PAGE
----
Government Law

Without involving counsel, NYC agrees to pay $6.4M to man who claimed he was framed by detective

Confronted with strong evidence that a man who served 23 years for a murder he did not commit had been framed by a rogue police detective, the comptroller for New York City agreed to pay a $6.4 million settlement.

The settlement with David Ranta was made without involving the city’s legal department or waiting for a civil rights lawsuit to be filed, the New York Times reports.

The office of Charles J. Hynes, the Brooklyn district attorney at the time the case was made against Ranta, had initially defended the conviction for years. After witnesses came forward to cast doubt on the conviction, the office reinvestigated and eventually supported a motion for Ranta’s release, the newspaper recounts. (The witnesses included a woman who said she was the widow of the real killer; her husband had been investigated at the time until his death in a car accident. Others admitted they had been coached to give false testimony when approached by investigators from the DA’s office.)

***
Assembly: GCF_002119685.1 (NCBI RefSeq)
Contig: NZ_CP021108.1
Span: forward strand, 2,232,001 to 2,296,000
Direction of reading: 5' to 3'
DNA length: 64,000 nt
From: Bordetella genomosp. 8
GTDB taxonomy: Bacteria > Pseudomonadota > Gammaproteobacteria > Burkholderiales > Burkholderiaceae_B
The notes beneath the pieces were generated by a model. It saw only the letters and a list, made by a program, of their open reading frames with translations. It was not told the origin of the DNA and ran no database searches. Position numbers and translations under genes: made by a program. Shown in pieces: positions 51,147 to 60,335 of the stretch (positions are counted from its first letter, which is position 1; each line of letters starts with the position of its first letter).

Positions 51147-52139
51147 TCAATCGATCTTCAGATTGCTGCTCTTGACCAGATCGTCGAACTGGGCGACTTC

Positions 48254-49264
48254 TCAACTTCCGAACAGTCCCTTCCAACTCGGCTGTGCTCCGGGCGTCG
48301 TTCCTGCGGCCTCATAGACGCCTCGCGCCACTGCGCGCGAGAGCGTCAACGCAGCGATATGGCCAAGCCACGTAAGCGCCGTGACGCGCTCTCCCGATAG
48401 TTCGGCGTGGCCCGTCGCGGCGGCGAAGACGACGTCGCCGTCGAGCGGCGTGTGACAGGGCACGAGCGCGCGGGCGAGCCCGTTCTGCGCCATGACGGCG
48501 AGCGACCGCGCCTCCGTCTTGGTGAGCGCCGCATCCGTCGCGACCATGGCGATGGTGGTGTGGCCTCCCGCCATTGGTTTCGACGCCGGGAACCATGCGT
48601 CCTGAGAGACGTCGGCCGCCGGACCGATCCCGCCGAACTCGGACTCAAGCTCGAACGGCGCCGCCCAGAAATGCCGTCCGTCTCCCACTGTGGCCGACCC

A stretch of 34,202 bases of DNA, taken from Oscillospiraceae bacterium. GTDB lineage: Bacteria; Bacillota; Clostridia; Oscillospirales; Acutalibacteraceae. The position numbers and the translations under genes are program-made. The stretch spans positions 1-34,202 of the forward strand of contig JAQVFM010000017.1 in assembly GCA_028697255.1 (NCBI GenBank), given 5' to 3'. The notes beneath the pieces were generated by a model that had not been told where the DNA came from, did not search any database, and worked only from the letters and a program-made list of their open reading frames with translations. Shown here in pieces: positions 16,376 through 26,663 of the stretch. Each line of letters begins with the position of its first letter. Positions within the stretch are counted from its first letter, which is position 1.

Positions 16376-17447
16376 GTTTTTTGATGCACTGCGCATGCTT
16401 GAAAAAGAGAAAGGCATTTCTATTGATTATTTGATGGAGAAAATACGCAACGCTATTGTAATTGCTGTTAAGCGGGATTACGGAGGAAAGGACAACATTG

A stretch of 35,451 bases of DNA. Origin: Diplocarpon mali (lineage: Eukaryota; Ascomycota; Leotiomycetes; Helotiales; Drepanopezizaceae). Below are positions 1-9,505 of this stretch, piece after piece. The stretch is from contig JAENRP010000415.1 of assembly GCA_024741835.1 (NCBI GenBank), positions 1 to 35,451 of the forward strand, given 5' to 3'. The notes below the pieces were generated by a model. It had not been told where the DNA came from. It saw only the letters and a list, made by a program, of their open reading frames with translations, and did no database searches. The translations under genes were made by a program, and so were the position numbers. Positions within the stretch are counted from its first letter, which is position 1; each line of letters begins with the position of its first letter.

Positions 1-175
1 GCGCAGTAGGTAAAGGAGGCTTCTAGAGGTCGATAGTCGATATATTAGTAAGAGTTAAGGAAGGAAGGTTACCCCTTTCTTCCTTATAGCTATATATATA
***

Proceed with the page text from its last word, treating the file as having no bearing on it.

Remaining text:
Ranta is expected to pursue a separate claim against the state of New York. Legislation proposed Wednesday by state attorney general Eric T. Schneiderman would ease the way for Ranta and others to make such claims. Currently, the confession Ranta says a detective made up could prove a roadblock under a state law that makes false confessions a significant barrier to obtaining government compensation for a wrongful conviction.

Others who say they, too were wrongfully convicted and served substantial sentences for crimes they did not commit over claimed misconduct by the same detective also are expected to seek settlements, the article notes. The new Brooklyn DA, Kenneth Thompson, won election in a landslide last year after campaigning on wrongful conviction issues. While still a candidate, he supported Ranta’s quest for justice in this letter (PDF) to the state governor last year.

“This settlement is in the best interests of all parties and closes the door on a truly regrettable episode in our city’s history,” said comptroller Scott M. Stringer of the $6.4 million being paid to Ranta, in a written statement provided to the Times. “I am pleased that my office was able to move quickly on this case.”

“While no amount of money could ever compensate David for the 23 years that were taken away from him, this settlement allows him the stability to continue to put his life back together,” his lawyer, Pierre Sussman, told the Times. “We are now focusing our efforts on pursuing an unjust conviction claim with the State of New York.”

The newspaper article doesn’t explain the basis of this planned claim against the state.

See also: “DA attempts review of 50 homicide cases worked on by allegedly crooked detective over 26 years” “2 men poised for release in NYC murder case, but dozens more wrongful conviction claims await new DA”

New York Post: “Freed ‘wrong man’ in 22-year time fog”

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